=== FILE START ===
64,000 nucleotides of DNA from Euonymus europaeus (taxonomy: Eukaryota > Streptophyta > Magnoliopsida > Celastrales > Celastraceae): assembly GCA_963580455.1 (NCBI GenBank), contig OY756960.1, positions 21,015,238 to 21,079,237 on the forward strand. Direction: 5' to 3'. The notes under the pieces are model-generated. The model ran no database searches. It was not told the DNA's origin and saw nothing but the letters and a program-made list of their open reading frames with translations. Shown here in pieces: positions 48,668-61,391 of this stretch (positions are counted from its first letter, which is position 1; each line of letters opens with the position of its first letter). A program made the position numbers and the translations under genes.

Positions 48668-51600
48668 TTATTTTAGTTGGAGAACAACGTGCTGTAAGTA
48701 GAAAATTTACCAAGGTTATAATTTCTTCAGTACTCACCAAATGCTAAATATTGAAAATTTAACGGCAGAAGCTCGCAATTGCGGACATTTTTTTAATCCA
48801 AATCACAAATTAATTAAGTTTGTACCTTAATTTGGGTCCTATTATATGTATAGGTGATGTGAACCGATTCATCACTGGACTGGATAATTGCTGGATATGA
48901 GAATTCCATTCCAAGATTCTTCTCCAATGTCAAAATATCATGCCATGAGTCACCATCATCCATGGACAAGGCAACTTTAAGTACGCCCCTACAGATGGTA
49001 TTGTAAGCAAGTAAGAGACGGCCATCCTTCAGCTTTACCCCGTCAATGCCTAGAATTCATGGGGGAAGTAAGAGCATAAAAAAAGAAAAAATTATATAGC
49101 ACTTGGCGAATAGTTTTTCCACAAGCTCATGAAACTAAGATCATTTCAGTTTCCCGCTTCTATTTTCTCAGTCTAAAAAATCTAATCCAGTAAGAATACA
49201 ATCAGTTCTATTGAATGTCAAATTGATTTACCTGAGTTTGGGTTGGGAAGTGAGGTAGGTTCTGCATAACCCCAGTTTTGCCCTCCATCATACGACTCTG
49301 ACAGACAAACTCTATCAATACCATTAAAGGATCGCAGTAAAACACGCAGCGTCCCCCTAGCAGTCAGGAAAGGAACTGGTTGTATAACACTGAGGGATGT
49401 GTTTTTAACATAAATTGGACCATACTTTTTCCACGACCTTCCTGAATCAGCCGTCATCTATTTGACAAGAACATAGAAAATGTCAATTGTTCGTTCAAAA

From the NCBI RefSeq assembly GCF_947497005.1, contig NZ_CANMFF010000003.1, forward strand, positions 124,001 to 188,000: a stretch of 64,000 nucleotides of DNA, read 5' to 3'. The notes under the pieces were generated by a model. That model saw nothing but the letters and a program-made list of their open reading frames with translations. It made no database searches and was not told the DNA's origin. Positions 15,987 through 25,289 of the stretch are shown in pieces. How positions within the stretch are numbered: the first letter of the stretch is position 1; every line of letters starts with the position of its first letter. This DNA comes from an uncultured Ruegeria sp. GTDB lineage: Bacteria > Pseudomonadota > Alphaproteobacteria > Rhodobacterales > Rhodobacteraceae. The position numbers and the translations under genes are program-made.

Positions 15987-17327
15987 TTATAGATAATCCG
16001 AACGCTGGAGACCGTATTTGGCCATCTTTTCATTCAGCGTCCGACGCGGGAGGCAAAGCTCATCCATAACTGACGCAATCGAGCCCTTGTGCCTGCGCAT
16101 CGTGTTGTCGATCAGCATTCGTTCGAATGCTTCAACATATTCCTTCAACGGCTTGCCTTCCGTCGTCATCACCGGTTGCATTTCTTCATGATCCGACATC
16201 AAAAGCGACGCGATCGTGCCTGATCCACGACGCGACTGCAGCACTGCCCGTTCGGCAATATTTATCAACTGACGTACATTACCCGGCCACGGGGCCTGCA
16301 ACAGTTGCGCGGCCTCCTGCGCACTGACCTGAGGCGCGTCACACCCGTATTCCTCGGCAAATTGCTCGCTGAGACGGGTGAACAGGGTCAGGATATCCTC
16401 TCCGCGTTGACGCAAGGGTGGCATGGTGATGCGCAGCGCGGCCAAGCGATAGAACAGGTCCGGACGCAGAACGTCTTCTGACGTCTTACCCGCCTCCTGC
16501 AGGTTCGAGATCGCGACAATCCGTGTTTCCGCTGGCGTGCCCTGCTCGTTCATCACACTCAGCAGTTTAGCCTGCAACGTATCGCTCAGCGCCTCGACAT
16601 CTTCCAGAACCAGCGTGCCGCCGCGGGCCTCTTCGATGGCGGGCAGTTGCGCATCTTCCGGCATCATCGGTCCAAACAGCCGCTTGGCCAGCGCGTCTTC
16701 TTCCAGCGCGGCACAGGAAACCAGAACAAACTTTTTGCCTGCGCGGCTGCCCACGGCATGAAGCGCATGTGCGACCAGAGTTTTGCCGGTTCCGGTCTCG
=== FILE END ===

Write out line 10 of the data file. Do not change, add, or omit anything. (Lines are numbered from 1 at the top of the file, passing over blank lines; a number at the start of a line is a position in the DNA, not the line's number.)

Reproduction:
49301 ACAGACAAACTCTATCAATACCATTAAAGGATCGCAGTAAAACACGCAGCGTCCCCCTAGCAGTCAGGAAAGGAACTGGTTGTATAACACTGAGGGATGT